ConstructiveChaos BBS

Finding a Cure For Mundanity

What is this?

This is an internet-based BBS (bulletin board system), much like the kind one would connect to via dial-up during the '80s and '90s before the internet became mainstream. Bulletin boards were a fun, popular way for users to connect, post messages, download files, and play online games.

This is, more or less, the BBS I've always wanted to run ever since I first discovered BBSes when I was a teenager. My main motivation for getting it up and running was so I could host door games and let people log in and play them. All of the current game scores (for the games that generate them) as well as other news and events are posted in real time on the door games page. This way, players can keep track of the current scores and current goings-on at any time.

To join, no personal info is required. Just create a username (alias) and password, and you're in. Validation is required on all new accounts, but it's an easy process. Some functionality is limited for new accounts until they've been validated.

In addition to the DOVE-net, fsxNet, and GameNet message networks, there is also a local message area with a few sub-groups set up which I occasionally add to whenever I see fit.

I do like to tinker and add new stuff all the time. So please check back often to see what's new. And if you have an idea for something you'd like to see here, please log in and drop me a line to let me know.


House Rules

This is a friendly BBS, with friendly users. Being a form of on-line community, some very basic rules are in effect for all users of this BBS.

  1. Validation is required for all new users.

    This one is easy. When you create a new account, you will be prompted to send feedback to the SysOp. This is just a brief message containing your reason(s) for joining the BBS, what you hope to get out being a user of the BBS, and/or other things you'd like to see on the BBS. Many of the BBS's features are locked out to new users until they are validated by the SysOp. Blank feedback messages will result in that user not being validated.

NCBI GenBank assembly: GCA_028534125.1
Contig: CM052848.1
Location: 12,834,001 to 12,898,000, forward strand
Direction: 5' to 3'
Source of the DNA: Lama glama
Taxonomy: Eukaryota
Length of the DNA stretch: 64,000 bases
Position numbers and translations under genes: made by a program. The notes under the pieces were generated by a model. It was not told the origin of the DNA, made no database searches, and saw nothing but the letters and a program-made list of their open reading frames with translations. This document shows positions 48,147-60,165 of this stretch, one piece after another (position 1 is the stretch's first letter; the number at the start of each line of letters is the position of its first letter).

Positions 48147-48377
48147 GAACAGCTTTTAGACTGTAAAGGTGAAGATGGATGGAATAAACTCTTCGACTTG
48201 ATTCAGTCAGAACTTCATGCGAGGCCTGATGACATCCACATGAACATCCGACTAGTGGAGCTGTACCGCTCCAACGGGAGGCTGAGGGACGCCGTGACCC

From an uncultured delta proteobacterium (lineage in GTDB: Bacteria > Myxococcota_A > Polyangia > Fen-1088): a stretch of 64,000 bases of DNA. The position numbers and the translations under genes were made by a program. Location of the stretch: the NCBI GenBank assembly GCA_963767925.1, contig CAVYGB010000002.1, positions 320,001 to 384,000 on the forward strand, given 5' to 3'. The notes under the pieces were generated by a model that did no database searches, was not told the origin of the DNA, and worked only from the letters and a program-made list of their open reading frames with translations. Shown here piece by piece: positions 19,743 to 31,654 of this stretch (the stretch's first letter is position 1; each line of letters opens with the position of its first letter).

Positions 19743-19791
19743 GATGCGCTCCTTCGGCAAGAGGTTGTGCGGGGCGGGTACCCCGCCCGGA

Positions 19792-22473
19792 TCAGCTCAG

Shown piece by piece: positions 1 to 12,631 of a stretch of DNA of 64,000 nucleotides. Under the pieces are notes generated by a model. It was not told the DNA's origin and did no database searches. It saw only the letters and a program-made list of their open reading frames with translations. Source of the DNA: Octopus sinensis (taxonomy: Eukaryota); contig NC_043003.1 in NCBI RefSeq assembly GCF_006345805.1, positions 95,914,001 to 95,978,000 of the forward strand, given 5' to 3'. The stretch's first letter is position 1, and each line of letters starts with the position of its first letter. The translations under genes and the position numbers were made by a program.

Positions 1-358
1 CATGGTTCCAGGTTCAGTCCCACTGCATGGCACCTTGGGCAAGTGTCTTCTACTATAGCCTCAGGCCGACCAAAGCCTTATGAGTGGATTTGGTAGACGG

Feedback & validation systems are quite typical on most BBSes, and this BBS is no different.

  2. Be decent.

    Ought to go without saying. Basically, treat others as you want to be treated, and act as you would as a guest in one's home, because you are.

    Refrain from use of excessive vulgarities or otherwise unpleasant or inflammatory language, whether posting messages locally or while playing door games. This includes, but isn't limited to, character names used in-game, messages posted publicly in-game, or messages posted publicly out-of-game. An occasional swear word for emphasis or humorous effect is permissible, as long as it's all kept friendly.

    Harassing messages of any sort directed to another user, whether sent privately or posted publicly, and whether sent internally or sent externally to an outside email address, will not be tolerated.

  3. No spam.

    Spam messages posted locally or posted within any of the inter-BBS message networks will not be tolerated.

Things are fun, friendly, and laid back here. These rules are in place to help ensure it stays that way!


How to connect

The easy way...

The easiest way to access the BBS is to use the in-browser terminal client. It can lag from time to time, but it gets the job done.

A desktop browser is needed to access the web BBS client.

Click here to open the client and connect now.


The recommended way...

You can also connect via telnet using any terminal program of your choosing.

SyncTERM is a great terminal that runs on Windows, Linux, or macOS, and resembles the fancy old DOS terminals from back in the day. Once you install it, just point it to conchaos.synchro.net, using either telnet on standard port #23 or SSH (secure shell) on port #2278.


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More ways...

If you have an Android phone, there are several terminal clients available on the Google Play store, such as ConnectBot.

There is also a client named Termius on both Google Play and the Apple Store.

Apps for mobile devices tend to be, well, weird. So your mileage may vary with these methods.



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Even more ways...

If you're into retro-computing (and why wouldn't you be?), you can even connect to BBSes from older computers like 486s, 386s, IBM PCs, TRS-80s, or even Commodore 64s using specially designed RS-232 devices via telnet.

If you're interested in putting yourself through such a thing, these links may interest you: